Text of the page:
route, to the Rossville and La Fayette road to support Colonel Harker. Near the same hour I received a note from Colonel Harker, informing me that he had been driving the enemy all day and had arrived within 3 miles of Gordon's Mills.
I immediately sent him an order to press forward to the mills, and informing him that I would make a junction with him during the evening. The junction was made and fortunately, for Harker had been driving his little brigade all day against a vastly superior force, the rear guard of the enemy's great army. A full report of this brilliant and dangerous reconnaissance has been already made, and it is not now necessary that I should say more than that it was superbly made. When I arrived at Gordon's Mills, at 8.30 p.m. of the 11th, the enemy's camp fires could be distinctly seen on the other side of the creek. Their light, reflected over a wide section of the horizon, and, extending upward on the heavens, told that the foe was present in considerable force.
It was my intention to continue the pursuit early next morning, the 12th, but till 8 a.m. the atmosphere was so loaded with haze, fog, and smoke that it was difficult to see a hundred yards in advance. While I was waiting for the atmosphere to become sufficiently clear to continue the pursuit I received an order to remain at Gordon's Mills till the corps commander arrived there with the other two divisions of the corps. This was done during the afternoon of the 12th. My two brigades remained quiet during the 13th, enjoying much-needed rest.
During the evening of the 13th a copy of a letter of instructions from the commanding general to the corps commander was furnished me by the latter, in which he was directed to leave my command at Gordon's Mills and proceed with the other two divisions to a position on Missionary Ridge, with a view of facilitating the concentration with the other corps of the army. My orders directed me to try stoutly to maintain the position at Gordon's Mills, but if attacked by a superior force, to fall back slowly, resisting stoutly, to Rossville where it was supposed I would be supported by Major-General Granger's force. In case of extremity, and in case also I should not be supported by General Granger at Rossville, I was directed to select a position guarding the roads leading to Chattanooga and around the point of Lookout Mountain, and hold them at all hazards.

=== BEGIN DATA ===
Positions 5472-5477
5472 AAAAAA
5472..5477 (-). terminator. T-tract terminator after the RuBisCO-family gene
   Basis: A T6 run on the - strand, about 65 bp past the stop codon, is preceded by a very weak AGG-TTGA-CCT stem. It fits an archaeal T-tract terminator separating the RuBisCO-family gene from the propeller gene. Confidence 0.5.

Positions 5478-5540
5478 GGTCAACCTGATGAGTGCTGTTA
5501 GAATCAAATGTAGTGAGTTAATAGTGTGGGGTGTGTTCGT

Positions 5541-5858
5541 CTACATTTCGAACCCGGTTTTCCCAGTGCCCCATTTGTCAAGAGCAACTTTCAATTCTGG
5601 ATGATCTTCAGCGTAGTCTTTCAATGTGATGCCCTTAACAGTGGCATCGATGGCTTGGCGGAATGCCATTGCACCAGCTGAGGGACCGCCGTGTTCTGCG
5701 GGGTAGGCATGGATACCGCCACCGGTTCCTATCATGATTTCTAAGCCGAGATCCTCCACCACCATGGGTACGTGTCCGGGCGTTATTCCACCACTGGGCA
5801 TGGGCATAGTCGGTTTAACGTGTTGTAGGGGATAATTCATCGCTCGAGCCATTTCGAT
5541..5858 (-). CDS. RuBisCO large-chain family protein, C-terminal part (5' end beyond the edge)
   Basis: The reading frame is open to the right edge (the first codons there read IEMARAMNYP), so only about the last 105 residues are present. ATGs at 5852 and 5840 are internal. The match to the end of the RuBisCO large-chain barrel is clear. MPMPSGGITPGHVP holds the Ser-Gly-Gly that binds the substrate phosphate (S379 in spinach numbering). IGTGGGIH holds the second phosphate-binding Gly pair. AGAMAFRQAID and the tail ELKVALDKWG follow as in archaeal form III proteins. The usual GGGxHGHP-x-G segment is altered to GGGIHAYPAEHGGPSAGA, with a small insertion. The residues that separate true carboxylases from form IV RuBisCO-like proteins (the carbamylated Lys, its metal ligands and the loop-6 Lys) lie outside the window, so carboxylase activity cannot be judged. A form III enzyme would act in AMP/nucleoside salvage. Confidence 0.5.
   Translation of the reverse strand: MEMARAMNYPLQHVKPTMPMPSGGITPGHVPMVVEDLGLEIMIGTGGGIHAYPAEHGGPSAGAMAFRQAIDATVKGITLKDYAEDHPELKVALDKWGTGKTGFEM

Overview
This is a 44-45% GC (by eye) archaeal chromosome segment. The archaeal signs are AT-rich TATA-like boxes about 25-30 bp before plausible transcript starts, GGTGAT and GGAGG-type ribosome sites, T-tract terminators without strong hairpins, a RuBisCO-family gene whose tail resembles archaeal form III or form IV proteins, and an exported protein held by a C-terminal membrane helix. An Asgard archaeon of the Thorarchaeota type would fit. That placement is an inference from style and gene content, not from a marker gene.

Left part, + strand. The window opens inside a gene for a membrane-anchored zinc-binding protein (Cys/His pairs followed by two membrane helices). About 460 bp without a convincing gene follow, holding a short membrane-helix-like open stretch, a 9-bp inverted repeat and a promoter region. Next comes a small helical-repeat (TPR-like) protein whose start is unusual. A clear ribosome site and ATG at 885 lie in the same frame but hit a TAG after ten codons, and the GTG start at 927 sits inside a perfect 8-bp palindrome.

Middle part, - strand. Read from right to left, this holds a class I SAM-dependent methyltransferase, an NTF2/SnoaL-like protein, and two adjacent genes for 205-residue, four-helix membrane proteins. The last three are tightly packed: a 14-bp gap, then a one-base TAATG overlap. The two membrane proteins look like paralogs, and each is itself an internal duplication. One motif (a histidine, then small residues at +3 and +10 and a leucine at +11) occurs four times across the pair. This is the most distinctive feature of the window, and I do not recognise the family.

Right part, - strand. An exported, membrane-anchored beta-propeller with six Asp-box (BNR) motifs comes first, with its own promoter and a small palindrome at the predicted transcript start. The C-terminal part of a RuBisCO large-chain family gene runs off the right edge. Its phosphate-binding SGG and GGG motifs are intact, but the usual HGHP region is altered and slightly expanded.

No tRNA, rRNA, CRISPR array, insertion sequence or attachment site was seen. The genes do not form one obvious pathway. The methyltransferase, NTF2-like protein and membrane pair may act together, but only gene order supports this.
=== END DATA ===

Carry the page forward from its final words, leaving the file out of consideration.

Resolved to make the most stubborn resistance at Gordon's Mills, I took advantage of the creek, a very strong defensible feature in the position, and barricaded my entire front and flanks strongly. So strengthened, I could have successfully resisted a front attack of a vastly superior force. With the exception of an occasional firing on my pickets, the enemy left me undisturbed at Gordon's Mills till between 11 a.m. and 12 m. of Friday,the 18th instant. A rapid advance of his light troops, supported by troops in a solid line, on my right front drove in my pickets as far as the creek but no effort was made to pass the stream. Such an attempt would have been foiled and cost the enemy dearly.
At about 1 p.m. a force, apparently about a brigade of four regiments emerged from the wood on the southern side of the creek, nearly opposite the center of my position, apparently with the intention of forcing a passage at the ford near the mills. A few welldirected shots from Bradley's battery soon forced him to relinquish this design and seek the shelter of the woods. The enemy continued